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DAILY NEWS: Toronto Fest Docs; Searchlab Site; and Lunch with Miguel Arteta

DAILY NEWS: Toronto Fest Docs; Searchlab Site; and Lunch with Miguel Arteta

DAILY NEWS: Toronto Fest Docs; Searchlab Site; and Lunch with Miguel Arteta

by Eugene Hernandez, Brian Brooks and Wendy Mitchell/indieWIRE

>> Toronto Spotlights Docs in Reel to Reel and Other Event Programs

(indieWIRE: 08.07.02) — Toronto has unveiled its doc plans for the 28th
festival, which begins September 4. The line-up includes 32 documentary
features and 13 shorts across several of its programs, with the bulk of
films screened in its Reel to Reel section. Motown is the subject of a
special presentation this year, with the international premiere of “Standing
in the Shadows of Motown
” by Paul Justman. In the film, the director
reunites the Funk Brothers, one of pop music’s most heralded session bands,
and recruits guest vocalists including Ben Harper, Bootsy Collins, and Chaka Khan.

Nineteen feature-length documentaries comprise this year’s Reel to Reel
section, which includes 12 world or North American premieres. Personal
struggles characterize seven of the films in the section including Steve
‘ (“Hoop Dreams“) “Stevie” making its world premiere about the
director’s return to Southern Illinois to reconnect with a troubled boy he
mentored 10 years earlier. Jacques Perrin‘s “Le Peuple Migrateru” (Winged
Migration) follows dozens of bird species through their migratory odyssey,
while “Family” directors Sami Martin Saif and Phie Ambo-Nielson capture Saif’s struggle to find his father who had abandoned his family when he was
young. “Spellbound” is the emotional look at eight American teenagers from
entirely disparate backgrounds as they vie for victory in the National
Spelling Bee. The film, an international premiere, is the feature debut by
Jeff Blitz. Andre Heller and Othmar Schmiderer‘s “Blind Spot — Hitler’s Secretary,” which screened to packed audiences last winter in Berlin anxious
to hear Hitler’s personal secretary break her 50-year-silence, will have its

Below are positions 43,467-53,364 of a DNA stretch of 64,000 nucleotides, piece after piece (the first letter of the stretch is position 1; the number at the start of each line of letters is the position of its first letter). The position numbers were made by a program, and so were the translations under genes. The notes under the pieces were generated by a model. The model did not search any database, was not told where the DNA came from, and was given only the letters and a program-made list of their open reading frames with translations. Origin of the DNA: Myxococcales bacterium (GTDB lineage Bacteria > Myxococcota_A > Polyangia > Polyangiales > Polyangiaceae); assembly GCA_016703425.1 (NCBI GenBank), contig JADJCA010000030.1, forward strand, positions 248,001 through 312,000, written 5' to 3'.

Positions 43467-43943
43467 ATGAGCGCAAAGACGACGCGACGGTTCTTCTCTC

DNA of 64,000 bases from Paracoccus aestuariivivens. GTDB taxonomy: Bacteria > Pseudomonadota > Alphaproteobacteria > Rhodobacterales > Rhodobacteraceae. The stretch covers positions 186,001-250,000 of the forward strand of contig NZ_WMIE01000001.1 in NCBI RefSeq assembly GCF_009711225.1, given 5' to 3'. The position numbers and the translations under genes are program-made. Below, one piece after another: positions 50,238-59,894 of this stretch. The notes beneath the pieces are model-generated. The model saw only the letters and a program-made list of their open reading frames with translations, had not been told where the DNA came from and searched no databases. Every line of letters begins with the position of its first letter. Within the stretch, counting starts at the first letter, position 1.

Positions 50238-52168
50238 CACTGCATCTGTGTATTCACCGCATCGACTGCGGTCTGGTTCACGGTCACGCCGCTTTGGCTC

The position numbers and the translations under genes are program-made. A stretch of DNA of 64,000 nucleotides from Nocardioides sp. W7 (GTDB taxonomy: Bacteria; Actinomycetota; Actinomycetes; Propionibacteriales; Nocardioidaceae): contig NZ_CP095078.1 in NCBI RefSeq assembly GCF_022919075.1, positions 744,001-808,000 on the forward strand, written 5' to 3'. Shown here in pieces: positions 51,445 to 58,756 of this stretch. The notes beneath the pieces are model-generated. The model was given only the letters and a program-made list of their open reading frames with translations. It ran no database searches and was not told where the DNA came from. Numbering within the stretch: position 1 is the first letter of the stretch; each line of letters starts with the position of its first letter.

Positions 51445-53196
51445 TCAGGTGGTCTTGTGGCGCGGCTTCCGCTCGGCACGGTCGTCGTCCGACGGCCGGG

North American premiere.

Politics features prominently in Reel to Reel in Eugene Jarecki‘s “The
Trials of Henry Kissinger
,” which screened at this year’s Human Rights Watch
fest. The film poses the question of whether the Nobel Peace Prize-winning
former U.S. Secretary of State should be put on trial for war crimes (as
journalist Christopher Hitchens suggests). Republicans are also on the hot
seat with Suki Hawley and Michael Galinsky‘s “Horns and Halos,” which examines the anguish experienced by author James Hatfield and publisher
Sander Hicks who published the unauthorized biography “Fortunate Son,” a critical examination of George W. Bush.

Reel to Reel examines entertainment with the world premiere of Trudie Styler
and John-Paul Davidson‘s “The Sweatbox.” The film chronicles the arduous
experiences of Sting (Styler’s husband), as he scores an animated film for
the Walt Disney Company. “Lost in La Mancha” (North American premiere) by Keith Fulton and Louis Pepe follows the travails of Terry Gilliam‘s ill-fated attempt to make a film based on Don Quixote.

Additionally, Reel to Reel will profile cultural issues and small distinct
communities in the North American premieres of “Alexei and the Spring
(Motohashi Seiichi) and “Elsewhere” (Nikolaus Geyrhalter). “Alexei” takes a look at the community of Budische, near Chernobyl, as it thrives amidst the radioactive contamination of the 1986 nuclear power plant disaster, while
“Elsewhere” visits 12 diverse remote locations worldwide investigating the
points of view of the people living in environments ranging from deserts,
mountains, oceans, jungles and tundras.

In addition to Reel to Reel, 11 docs will be featured in Perspective Canada,
12 films in Canadian Perspective, and one film in Planet Africa. The
Toronto International Film Festival ends September 13. [Brian Brooks]

>> Fox Searchlab Launches Website For Filmmakers

(indieWIRE: 08.07.02) — Fox Searchlight‘s Fox Searchlab program has launched its website at Searchlab, dedicated to nurturing emerging